A bunch of Tory MPs are in a tailspin at the prospect of the House of Lords becoming a second (mainly) elected chamber claiming, among much else, that it will, at a stroke, harm the retirement plans of outgoing Prime Ministers … Oh, sorry – that’s just me.
They do make some quite reckless claims in this letter, though, which is in the public domain:-
I see nothing in that letter than isn’t disinformation or flat-out lies.
Nor do I think it will need a referendum to avoid a constitutional crisis as some people are claiming – changes have been made to the Lords in the past with no thought for a referendum, so why now? Frankly, with an electorate that widely failed to understand the advantages over AV over FPTP, I sincerely doubt that most will be able to comprehend what changing the Lords will mean, and vote the way the Mail, Sun, or Torygraph tells them to – as always.
However, assuming we do get a mainly elected second chamber (I’d much prefer wholly elected, but it’s a start), I believe the Parliament Acts will have to go, removing the rights of the Commons to overrule the Lords. Overruling a bunch of unelected, frequently absent (a bit like MPs then), inbred country bumpkins, the reason for the Acts, will no longer be an issue with a mainly-elected second chamber.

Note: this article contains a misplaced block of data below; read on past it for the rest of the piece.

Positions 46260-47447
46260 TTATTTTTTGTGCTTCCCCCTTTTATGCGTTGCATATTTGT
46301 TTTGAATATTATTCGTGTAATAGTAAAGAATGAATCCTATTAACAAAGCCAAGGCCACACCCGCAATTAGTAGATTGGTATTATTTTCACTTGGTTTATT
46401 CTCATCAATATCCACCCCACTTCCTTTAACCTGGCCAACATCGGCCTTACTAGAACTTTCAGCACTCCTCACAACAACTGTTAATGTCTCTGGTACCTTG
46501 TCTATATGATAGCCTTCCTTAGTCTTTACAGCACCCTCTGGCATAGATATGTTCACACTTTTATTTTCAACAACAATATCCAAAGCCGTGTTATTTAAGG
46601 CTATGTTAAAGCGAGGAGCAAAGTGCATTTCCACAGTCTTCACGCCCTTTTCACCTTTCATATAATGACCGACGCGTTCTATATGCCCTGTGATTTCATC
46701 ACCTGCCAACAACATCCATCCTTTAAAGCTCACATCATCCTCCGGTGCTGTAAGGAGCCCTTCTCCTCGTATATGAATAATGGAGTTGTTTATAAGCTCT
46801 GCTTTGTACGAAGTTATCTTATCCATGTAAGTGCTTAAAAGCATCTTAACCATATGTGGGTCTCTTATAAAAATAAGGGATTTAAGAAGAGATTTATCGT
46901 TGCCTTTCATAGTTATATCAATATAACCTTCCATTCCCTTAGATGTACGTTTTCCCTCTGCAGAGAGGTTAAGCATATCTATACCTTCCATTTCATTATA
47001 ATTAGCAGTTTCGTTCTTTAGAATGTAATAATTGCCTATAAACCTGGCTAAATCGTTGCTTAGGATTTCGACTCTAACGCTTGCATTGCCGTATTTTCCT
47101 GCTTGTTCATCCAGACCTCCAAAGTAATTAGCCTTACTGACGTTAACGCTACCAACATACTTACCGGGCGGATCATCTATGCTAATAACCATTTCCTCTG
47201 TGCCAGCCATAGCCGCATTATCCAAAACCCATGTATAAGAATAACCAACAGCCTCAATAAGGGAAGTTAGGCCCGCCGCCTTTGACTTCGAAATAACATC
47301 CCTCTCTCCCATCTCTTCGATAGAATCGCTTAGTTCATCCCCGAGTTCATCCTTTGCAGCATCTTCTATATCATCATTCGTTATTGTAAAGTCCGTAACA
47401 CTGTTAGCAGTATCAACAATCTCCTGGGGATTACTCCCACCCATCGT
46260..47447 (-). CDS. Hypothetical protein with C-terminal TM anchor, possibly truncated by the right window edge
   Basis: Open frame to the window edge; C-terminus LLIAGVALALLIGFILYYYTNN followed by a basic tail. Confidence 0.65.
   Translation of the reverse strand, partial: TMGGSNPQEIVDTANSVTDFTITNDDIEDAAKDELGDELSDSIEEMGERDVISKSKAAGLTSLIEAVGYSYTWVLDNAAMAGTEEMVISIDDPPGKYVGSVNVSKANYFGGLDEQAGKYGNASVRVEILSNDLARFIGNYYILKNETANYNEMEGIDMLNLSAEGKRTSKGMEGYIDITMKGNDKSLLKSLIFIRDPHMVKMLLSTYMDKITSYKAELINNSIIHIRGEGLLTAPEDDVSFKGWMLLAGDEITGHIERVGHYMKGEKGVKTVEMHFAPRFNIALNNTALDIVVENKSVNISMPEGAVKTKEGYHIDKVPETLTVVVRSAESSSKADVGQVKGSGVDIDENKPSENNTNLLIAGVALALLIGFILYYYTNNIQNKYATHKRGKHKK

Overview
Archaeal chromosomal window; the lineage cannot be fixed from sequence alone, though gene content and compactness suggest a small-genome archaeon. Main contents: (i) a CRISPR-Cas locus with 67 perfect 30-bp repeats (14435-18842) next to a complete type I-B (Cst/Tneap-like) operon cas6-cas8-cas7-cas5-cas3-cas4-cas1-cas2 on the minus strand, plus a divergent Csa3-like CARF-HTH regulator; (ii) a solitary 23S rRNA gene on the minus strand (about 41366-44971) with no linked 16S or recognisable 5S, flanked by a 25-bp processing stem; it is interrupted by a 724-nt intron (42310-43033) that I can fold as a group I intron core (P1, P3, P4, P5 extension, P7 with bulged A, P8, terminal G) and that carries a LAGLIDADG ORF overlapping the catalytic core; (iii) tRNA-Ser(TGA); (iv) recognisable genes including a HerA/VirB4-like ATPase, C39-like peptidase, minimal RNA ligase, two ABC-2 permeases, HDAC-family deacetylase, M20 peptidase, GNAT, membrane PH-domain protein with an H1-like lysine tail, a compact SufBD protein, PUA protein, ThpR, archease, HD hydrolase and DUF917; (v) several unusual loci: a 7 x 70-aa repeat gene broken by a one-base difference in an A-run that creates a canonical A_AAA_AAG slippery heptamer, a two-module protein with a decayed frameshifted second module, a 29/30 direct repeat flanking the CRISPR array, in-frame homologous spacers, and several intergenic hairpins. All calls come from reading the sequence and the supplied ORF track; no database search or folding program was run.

And it seems clear that these rebellious Tory MPs are worried that, as a result, the Commons will no longer be able ride rough-shod over Lords’ decisions as they did with the Welfare, NHS, and Legal Aid bills. Tough shit guys – it’s long overdue.
That it will bring about “legislative deadlock,” as claimed, is also a red herring, especially if the system is properly set up. If it is, it will mean that both houses will have to work together to come to a compromise decision, and that can only be good for the country, especially when, as now, we have a megalomaniac PM like Cameron, who believes he, his party, and his financial backers, are above the laws of both Parliament and the land.
This change is badly needed – the time for a second chamber mainly stuffed with party placemen, rather than the hereditary peers they replaced (who were probably more honest, at least), has been extended well beyond its Use By date. It’s time they were gone.